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Donor-advised funds experienced growth in every key charitable giving benchmark in 2017, National Philanthropic Trust reported Tuesday in releasing its annual report on DAFs.

Assets destined for charitable grant making in all DAF accounts totaled $110 billion, up by 27.3% from 2016. DAF assets surpassed the $100 billion mark for the first time last year.

Grants from DAF accounts to qualified charities totaled $19.1 billion in 2017, compared with $15.9 billion the previous year. The grant payout rate was 22.1%, up 1.5 percentage points.

DAFs’ payout rate is nearly four times higher than that of private foundations, according to NPT.

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Contributions to DAFs in 2017 totaled $29.2 billion, a 16.5% increase over 2016. DAF accounts in the U.S. surged to 463,622 from 298,628 the year before, making them the fastest growing giving vehicle in the U.S., the report said.

At the same time, the average size of DAF accounts decreased by 20.5% from 2016 to $237,356. The report said the reason for the decrease was the historic growth in number of DAF accounts.

The annual report, NPT’s 12th, mainly used data from IRS Form 990 filings to analyze the DAF market. Researchers examined 1,002 charitable organizations that sponsor DAFs, including national charities, community foundations and other sponsoring charities.

“Growth in donor-advised funds reflects the charitable instinct Americans, who are among the most generous donors in the world,” Eileen Heisman, president and chief executive of NPT, an independent DAF sponsor, said in a statement.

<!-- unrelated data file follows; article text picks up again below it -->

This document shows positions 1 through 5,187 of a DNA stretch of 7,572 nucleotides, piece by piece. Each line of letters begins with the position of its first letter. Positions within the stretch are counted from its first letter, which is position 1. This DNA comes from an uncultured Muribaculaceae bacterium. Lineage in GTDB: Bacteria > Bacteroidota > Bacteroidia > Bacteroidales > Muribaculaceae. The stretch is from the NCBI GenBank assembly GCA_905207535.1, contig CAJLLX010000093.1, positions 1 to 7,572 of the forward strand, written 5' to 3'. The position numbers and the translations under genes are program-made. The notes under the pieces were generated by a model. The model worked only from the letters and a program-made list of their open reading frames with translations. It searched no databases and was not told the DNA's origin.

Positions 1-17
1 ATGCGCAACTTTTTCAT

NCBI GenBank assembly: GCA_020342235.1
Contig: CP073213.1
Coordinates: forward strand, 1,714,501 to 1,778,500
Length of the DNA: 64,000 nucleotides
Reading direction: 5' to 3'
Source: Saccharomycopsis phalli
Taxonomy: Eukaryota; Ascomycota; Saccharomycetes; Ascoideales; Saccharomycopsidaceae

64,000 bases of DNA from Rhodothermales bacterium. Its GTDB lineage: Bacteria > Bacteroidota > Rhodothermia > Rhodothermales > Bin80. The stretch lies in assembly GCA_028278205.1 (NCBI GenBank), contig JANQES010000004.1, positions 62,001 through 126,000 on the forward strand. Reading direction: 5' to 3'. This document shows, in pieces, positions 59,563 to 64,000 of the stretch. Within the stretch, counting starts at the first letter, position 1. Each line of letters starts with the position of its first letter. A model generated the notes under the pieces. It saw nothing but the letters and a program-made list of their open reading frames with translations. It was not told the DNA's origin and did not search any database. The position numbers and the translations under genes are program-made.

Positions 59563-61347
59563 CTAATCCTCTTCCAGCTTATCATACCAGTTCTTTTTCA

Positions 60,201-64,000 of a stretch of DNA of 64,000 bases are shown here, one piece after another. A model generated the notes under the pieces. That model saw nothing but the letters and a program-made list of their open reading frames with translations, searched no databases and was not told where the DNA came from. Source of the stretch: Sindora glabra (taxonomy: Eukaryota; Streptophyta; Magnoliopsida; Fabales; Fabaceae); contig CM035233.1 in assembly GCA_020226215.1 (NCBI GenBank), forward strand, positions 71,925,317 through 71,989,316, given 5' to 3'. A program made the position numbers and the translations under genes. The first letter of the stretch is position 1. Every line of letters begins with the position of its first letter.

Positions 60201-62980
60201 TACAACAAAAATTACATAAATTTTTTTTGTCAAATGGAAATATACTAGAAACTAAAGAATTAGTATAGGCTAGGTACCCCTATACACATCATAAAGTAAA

“Tax reform drove many to ‘pre-fund’ their philanthropy in 2017 when the value of their tax deduction could be higher. A booming stock market and a tense political climate spurred generosity and helped donors support the values and causes they embrace.”

Heisman said growth in grants from DAFs to charities of all sizes have outpaced contributions for four out of the last five years. “We predict that grants from DAFs to charities will exceed $20 billion in 2018.”

NPT said that its report for the first time included a brief analysis of the types of assets contributed to DAFs. Researchers compiled a data set representing 61.5% of the total contributions in 2017, some 60% of which were non-cash assets.

“The vast majority of non-cash asset contributions are publicly traded securities, but we also see donors turning their business interests, real estate, fine art and jewelry into charitable capital,” Heisman said. “We anticipate contributions of illiquid assets will continue to increase in the coming years.”

(Related: America’s Top 10 Favorite Charities)